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Full and timely disclosure of errors to patients: honesty is the best policy

From the February 23, 2000 issue

Do healthcare providers have a moral and ethical obligation to disclose medical errors honestly and promptly to involved patients/families? The mother of a child who is blind, mute, and suffering from cerebral palsy provided testimony on this issue at a hearing held last week by Senator James Jeffords. The child's condition was caused by a brain hemorrhage secondary to puncturing the lung during a fluid aspiration attempt, but the error was not disclosed to the child's parents. Three years later, an obstetrician discovered the error while investigating information provided by the mother in preparation for the birth of her second child. The mother testified, "I was able to accept the fact that a human being made a serious mistake, but I felt betrayed, hurt and angry toward the hospital who had lied to us and continued to lie to us for three years." 1 Although this error took place years ago, a more recent study of medical residents found that less than 25% informed the patient/patient's family of errors.2 Research conducted by ISMP and LaSalle University last year also showed that only 44% of medication errors that respondents considered serious were disclosed to the patient/patient's family.3 Given the current legal climate, organizations and practitioners may continue to be reticent about disclosing mistakes to patients, fearing that it could provide an otherwise uninformed patient with a basis for a lawsuit. However, research shows that a large percentage of lawsuits are motivated not by negligence, but by poor communication, a breakdown in trust between providers and patients, suspicion of a cover-up, or desire for revenge.4-5

The Veterans Affairs (VA) Medical Center in Lexington, Kentucky, recently reported encouraging data on a courageous and ethical institutional policy to disclose errors to patients and to equitably compensate patients/families for their actual loss.6 Since adoption, the policy has led to many settlements, including five that probably would not have resulted in claims if the hospital had not honestly disclosed the errors. Unexpectedly, however, this policy has not caused a flood of lawsuits, and payments for claims have been moderate. When compared to other VA medical centers, the Lexington facility is in the top quartile for number of claims filed, but at the bottom quartile for payments.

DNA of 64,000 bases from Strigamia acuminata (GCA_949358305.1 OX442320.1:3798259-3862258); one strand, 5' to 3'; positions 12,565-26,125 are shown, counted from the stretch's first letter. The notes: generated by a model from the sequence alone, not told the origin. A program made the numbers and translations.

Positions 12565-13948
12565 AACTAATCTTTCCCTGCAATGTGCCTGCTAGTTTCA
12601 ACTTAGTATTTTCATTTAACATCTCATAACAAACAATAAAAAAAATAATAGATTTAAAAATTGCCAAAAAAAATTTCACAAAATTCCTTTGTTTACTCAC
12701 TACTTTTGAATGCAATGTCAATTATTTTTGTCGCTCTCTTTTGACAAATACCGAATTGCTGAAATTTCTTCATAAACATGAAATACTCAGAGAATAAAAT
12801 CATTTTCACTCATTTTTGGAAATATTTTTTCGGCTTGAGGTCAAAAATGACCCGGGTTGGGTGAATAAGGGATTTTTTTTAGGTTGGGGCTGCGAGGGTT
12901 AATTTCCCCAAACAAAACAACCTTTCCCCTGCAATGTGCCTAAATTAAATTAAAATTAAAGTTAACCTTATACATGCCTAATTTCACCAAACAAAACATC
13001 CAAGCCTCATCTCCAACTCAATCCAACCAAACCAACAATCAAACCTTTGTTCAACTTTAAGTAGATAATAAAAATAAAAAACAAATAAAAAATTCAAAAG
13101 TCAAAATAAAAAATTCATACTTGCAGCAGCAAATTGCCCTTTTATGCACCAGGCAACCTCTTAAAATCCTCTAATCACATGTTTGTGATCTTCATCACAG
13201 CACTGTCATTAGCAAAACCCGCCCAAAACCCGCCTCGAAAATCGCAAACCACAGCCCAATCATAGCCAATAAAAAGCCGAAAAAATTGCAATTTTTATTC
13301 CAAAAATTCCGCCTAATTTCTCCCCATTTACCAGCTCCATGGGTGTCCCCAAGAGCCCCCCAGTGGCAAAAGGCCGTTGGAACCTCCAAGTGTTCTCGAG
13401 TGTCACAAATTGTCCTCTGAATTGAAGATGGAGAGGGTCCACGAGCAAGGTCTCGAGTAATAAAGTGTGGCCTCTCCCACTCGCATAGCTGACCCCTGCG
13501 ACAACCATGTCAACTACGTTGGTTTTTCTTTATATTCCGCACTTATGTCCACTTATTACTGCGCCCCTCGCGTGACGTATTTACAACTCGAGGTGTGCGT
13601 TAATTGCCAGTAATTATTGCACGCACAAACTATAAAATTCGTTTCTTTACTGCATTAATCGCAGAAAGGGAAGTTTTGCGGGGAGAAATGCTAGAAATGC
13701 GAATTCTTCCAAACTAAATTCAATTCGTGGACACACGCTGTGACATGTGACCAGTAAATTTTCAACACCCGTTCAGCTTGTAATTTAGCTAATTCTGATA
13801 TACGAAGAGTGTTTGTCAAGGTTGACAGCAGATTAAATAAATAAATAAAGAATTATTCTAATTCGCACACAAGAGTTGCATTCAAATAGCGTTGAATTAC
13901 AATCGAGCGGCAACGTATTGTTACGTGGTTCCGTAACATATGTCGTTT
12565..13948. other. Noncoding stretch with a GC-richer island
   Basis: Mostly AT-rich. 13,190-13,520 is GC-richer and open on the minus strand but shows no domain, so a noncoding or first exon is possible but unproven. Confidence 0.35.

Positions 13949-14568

While most organizations encourage and embrace honest and full disclosure of errors, many may be struggling to standardize that process. Consider establishing guidelines, approved by the hospital's ethics committee, for a process similar to the Lexington VA Medical Center's policy, as follows. Unless disclosure is needed to obtain consent for immediate treatment, assign a multidisciplinary risk management committee to promptly investigate the facts. If the event was caused by error and the error resulted in the loss of the patient's function or life, have the chief of staff ask the patient/family to meet, face-to-face, with him or her, the facility attorney (and/or risk management representative), and a quality manager. Provide all details as sensitively as possible. Place emphasis on the regret of the institution and the personnel involved and any actions that have been taken to prevent similar events. Answer questions and, if appropriate, make an offer of restitution based on a reasonable calculation of loss. Recognize that disclosure will likely upset the patient/family and guard against acting defensively or ignoring the patient/family by role playing before hand with those meeting the patient/family and all practitioners involved in the event.

Full disclosure of errors and just compensation for injuries seems to be a solution that is both ethical and cost effective.6-7 It restores organizations and practitioners to a patient advocacy role, putting the patient's interests first, while potentially minimizing the organization's financial impact. It encourages open communication about errors and can help to restore the public's trust in health care. Most importantly, it's the right thing to do.

References: 1. Ring W. Lawmaker ponders medical errors. Philadelphia Inquirer, Feb. 17, 2000. 2. Wu AW et al. Do house officers learn from their mistakes? JAMA. 1991; 265:2089-94. 3. Wolf ZW et al. Responses and Concerns of Health Care Providers to Medication Errors. 2000. In review. 4. Green JA. Minimizing malpractice risks by role clarification. The confusing transition from tort to contract. Ann Intern Med. 1998; 109:234-41. 5. Hickson GB et al. Factors that prompted families to file medical malpractice claims following prenatal injuries. JAMA. 1992; 267:1359-63. 6. Wu AW. et al. Handling hospital errors: Is disclosure the best defense? Ann Intern Med 1999; 131:970-72. 7. Kraman SS, Hamm G. Risk management: Extreme honesty may be the best policy. Ann Intern Med. 1999; 131: 963-67.

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